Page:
"More than 66,000 children younger than 3 go to the emergency room annually for accidents involving nursery products," USA Today reported in March 2017. That's a lot of children, for certain, but to make that number more real and understandable, the article adds, "That's about one every eight minutes."
Listeners and readers often find large numbers hard to digest. For many people, the higher a number climbs, the more abstract it becomes. Try 120 million cubic yards of sand. Just how much sand is that? But if you're told that 120 million cubic yards of sand "could fill a typical dump truck 12 million times, or MetLife Stadium 60 times," the number gains visual reality. It becomes more concrete.
Statistics often do not speak for themselves. An audience will engage and pay attention, comprehend your message, and realize a statistic's significance more fully when you make statistics relatable. That relatability can be achieved through expressing a statistic in alternative, concrete terms. Just as analogies and metaphors succeed by comparing something unfamiliar to something familiar, making statistics relatable can work by translating the abstraction of numbers into something commonly known or experienced.
Presenting a statistic through the perspective of time, for instance, is one way to make it relatable. We know time—seconds, days, years, decades. Attaching a statistic to a span of time places it into a framework with which we are familiar, making it more fathomable and thus more readily understood. Its significance and impact are thrown into stark relief.
Highlighting the expected doubling of Alzheimer's disease to about 16 million cases by 2050, the Alzheimer's Association says that "Every 66 seconds someone in the USA develops Alzheimer's. By mid-century, someone in the United States will develop the disease every 33 seconds." Such an illustration transforms the statistic into smaller bites, bites we can digest, helping us make sense of an unwieldy and amorphous number.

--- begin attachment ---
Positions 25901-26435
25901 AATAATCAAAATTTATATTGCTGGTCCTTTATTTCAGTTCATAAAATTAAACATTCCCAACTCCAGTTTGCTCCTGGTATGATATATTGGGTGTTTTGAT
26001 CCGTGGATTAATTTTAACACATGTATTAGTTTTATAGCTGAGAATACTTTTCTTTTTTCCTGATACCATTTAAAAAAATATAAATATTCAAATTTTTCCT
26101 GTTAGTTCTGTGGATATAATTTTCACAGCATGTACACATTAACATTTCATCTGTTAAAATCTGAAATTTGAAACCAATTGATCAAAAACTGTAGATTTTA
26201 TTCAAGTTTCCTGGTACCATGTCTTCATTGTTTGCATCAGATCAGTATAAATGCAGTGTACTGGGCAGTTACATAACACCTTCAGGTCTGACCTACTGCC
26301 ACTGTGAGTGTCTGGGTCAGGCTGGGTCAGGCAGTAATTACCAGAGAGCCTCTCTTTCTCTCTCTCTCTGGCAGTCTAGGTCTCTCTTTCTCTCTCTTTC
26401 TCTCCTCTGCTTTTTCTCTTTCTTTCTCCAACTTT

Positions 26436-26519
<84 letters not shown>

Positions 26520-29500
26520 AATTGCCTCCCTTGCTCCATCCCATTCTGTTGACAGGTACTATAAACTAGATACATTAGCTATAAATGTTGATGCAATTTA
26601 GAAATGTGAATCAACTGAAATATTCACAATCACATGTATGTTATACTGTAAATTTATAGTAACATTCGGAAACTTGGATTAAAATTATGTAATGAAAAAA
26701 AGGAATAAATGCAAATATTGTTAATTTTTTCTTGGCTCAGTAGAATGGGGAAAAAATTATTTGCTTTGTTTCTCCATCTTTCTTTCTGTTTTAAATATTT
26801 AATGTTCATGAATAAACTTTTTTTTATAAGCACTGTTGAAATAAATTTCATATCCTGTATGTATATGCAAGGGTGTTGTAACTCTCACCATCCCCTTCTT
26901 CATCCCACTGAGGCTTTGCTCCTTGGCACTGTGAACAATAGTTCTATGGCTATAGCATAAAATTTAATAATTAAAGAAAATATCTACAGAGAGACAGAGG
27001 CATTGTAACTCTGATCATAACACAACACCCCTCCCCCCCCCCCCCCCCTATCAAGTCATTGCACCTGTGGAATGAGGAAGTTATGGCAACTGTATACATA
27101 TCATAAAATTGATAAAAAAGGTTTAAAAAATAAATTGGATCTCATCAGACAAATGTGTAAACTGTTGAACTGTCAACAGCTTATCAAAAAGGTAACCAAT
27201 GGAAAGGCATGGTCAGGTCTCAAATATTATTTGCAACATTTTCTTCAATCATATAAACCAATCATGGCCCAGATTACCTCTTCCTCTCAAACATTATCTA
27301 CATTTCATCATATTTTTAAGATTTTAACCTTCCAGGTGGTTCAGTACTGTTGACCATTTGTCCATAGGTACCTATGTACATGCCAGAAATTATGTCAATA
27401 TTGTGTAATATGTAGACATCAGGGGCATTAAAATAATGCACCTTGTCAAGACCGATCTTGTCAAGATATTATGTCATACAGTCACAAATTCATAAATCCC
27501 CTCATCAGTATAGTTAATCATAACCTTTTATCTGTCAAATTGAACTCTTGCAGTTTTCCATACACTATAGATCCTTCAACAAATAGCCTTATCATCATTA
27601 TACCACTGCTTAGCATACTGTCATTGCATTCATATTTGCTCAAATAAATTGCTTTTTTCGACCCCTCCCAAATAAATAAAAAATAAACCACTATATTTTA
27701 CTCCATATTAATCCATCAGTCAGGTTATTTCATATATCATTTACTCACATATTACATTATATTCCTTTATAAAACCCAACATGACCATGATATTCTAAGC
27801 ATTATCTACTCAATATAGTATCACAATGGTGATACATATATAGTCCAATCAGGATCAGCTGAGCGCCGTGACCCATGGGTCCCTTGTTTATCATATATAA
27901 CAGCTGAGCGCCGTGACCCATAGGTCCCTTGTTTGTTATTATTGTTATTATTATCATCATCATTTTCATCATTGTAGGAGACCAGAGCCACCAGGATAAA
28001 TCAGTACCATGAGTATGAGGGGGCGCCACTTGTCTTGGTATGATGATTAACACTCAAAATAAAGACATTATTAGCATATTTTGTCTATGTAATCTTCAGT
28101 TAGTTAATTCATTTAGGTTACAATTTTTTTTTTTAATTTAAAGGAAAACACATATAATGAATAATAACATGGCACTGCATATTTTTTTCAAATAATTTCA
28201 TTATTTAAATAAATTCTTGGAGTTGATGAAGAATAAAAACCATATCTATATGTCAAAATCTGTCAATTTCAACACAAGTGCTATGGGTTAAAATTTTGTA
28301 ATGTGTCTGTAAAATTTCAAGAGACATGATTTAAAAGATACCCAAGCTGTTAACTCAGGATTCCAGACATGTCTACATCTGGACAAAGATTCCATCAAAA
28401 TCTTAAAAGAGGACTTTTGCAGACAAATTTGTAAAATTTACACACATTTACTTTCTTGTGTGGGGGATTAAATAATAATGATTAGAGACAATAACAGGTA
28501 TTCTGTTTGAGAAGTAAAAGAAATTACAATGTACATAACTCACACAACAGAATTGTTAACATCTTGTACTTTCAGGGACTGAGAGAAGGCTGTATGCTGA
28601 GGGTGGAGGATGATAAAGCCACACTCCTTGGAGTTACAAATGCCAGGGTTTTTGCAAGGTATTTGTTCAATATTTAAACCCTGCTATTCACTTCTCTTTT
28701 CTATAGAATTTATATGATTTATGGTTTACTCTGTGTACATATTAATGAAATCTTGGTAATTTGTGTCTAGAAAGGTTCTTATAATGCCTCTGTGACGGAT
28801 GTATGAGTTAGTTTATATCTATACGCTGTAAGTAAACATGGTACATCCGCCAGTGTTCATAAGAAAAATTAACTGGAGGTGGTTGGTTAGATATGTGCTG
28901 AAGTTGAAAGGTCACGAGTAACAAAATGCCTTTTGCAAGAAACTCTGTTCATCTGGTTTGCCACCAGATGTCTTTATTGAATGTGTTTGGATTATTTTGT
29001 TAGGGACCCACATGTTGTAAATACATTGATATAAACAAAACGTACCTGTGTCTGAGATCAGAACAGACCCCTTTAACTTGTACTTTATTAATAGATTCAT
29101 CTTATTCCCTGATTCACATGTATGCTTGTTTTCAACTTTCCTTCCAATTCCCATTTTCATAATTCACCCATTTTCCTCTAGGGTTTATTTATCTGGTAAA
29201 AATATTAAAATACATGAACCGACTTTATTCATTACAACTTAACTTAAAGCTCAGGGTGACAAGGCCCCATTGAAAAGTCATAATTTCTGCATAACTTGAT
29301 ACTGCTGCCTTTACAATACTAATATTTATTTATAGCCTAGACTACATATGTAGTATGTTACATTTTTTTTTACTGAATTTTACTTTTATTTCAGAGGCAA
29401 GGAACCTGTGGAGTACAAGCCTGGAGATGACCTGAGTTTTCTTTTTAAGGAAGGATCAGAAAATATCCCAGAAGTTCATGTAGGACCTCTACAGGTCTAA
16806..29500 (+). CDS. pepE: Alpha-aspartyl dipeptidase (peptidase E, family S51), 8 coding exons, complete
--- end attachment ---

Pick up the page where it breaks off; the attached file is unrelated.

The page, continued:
Linking a number to an object can also help an audience visualize and understand. For example, one televised commercial asserts that Americans discard 17 billion toilet paper tubes every year but makes that number relatable by saying that it's enough to fill the Empire State Building twice.
Or suppose you could stack the USA's current national debt of $19, 846, 342, 893, 093 dollar bill upon dollar bill. That stack would reach 1, 346, 895 miles into the sky—a distance that is 5.6 times that of the moon from the earth. Although both images conjure a sight we will never see, we can imagine a stack of dollar bills disappearing into the atmosphere or reaching the moon.
Another way to improve the relatability of a statistic is to strengthen its context by comparing it to one or more other statistics. Ruth Drew, Director of Family and Information Services for the Alzheimer's Association notes that "while US deaths from Alzheimer's have doubled in the last 15 years, an increase of 89%, deaths from other major diseases have been declining." She enumerates these death rates, including "deaths from heart disease, the No. 1 killer of Americans," which declined by 14 percent.
A statistic can also be contextualized by telling the story of one or more people (or places) included in that statistic. After stating that "more than 36 million adults in America . . . struggle with basic reading, writing, and math skills," ProLiteracy profiles several adult learners, detailing their journey from illiteracy to literacy. Besides putting faces to some of that 36 million, the profiles provide a variety of personal histories and circumstances that characterize illiteracy and the struggle to conquer it.
We all better understand that to which we can relate. Give your audience that advantage.